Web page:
Autonomic neuropathy: treatment

Introduction
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By Aziz I Shaibani MD and Duaa Jabari MD

Autonomic neuropathy has numerous causes, some of them common, such as diabetic autonomic neuropathy, and others rare, such as Fabry disease, but all can produce disabling symptoms. Autonomic neuropathy can affect the sympathetic, parasympathetic, and enteric branches of the autonomic nervous system to variable degrees, causing dysfunction of different organs such as heart, intestinal tract, and urinary bladder. In this clinical summary, Dr. Aziz Shaibani of Baylor College of Medicine and Dr. Duaa Jabari of the University of Texas Houston Health Science Center review the available symptomatic treatments of these dysfunctions, focusing mainly on orthostatic hypotension, postural orthostatic tachycardia syndrome (POTS), gastroparesis, bladder hypomotility, and erectile dysfunction. A brief physiological and pathophysiological review and a discussion of available treatments are included for each disease discussed.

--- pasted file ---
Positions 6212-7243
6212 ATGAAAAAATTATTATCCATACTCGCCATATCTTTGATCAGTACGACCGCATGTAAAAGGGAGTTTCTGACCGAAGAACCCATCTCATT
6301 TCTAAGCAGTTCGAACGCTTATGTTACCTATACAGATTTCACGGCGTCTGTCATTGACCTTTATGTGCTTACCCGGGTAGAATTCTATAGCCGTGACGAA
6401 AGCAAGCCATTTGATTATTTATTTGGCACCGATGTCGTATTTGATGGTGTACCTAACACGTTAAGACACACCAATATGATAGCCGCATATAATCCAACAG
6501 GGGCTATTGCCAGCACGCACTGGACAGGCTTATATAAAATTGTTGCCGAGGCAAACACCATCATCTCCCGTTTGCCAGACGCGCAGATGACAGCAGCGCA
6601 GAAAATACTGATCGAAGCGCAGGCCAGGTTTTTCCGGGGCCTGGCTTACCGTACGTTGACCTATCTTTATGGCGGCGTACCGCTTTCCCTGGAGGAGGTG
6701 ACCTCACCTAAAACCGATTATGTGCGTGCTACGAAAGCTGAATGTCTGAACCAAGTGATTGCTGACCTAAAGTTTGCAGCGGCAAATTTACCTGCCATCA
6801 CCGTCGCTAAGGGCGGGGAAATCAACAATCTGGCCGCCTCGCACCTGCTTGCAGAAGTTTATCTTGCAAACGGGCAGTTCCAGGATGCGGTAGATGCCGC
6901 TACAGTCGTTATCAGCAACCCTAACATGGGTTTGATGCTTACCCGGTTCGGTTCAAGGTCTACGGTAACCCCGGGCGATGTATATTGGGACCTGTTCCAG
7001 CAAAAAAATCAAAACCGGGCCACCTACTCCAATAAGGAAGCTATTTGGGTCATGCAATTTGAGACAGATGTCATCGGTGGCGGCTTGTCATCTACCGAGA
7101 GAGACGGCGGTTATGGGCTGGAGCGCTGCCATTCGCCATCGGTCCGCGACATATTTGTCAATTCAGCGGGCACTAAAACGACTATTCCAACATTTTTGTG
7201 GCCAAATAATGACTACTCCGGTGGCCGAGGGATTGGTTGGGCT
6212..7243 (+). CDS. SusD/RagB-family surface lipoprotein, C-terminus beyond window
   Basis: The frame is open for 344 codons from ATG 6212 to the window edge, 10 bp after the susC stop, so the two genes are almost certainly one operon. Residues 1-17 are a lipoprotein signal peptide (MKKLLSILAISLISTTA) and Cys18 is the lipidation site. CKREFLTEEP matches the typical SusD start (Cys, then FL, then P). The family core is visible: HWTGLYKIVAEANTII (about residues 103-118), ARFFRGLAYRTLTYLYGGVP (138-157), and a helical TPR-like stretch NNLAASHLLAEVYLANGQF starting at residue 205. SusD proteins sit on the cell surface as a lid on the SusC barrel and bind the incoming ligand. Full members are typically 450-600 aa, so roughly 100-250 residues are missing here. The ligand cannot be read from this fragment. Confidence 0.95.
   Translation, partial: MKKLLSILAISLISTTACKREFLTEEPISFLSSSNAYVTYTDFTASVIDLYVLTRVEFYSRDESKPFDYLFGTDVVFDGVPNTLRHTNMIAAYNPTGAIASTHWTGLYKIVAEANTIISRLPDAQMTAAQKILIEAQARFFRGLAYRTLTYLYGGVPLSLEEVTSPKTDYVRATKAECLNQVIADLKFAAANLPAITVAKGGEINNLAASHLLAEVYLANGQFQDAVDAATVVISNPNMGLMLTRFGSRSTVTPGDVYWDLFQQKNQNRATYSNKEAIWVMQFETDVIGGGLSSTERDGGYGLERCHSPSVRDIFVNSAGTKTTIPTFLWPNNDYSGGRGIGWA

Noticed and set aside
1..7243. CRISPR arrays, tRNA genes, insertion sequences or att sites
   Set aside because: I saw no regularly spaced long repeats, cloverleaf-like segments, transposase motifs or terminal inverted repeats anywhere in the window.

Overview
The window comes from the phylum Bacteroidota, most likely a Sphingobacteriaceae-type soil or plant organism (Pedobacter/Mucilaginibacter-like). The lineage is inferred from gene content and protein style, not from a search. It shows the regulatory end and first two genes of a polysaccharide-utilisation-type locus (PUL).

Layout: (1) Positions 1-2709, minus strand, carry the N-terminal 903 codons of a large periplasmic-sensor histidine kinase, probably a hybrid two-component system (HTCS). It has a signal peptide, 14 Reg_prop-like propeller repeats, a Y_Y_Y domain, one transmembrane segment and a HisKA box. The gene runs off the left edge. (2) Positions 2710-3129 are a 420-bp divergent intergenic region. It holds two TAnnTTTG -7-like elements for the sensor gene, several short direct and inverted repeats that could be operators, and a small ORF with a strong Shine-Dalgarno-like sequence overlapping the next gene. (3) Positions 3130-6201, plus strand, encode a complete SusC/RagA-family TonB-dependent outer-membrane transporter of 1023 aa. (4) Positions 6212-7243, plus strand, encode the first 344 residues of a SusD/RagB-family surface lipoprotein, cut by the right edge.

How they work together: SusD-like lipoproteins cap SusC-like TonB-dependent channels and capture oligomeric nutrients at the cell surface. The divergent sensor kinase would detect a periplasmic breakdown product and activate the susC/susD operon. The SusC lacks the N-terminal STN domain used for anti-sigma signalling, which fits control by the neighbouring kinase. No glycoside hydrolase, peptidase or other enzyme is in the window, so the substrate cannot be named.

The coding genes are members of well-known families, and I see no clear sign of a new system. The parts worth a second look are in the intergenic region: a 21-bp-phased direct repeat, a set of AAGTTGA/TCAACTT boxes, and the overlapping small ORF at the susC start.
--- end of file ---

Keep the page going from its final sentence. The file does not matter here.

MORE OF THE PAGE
Key Points

  • Although autonomic neuropathy can be disabling, the patient's symptoms and quality of life can be improved efficiently.
  • In general practice, postural orthostatic tachycardia syndrome (POTS) can be easily overlooked.
  • New promising treatments are available for orthostatic hypotension, postural orthostatic tachycardia syndrome, and gastroparesis.

In This Article

Introduction
Orthostatic hypotension
Treatment of bowel hypomotility
Treatment of bladder hypomotility
Treatment of erectile dysfunction
References cited
Contributors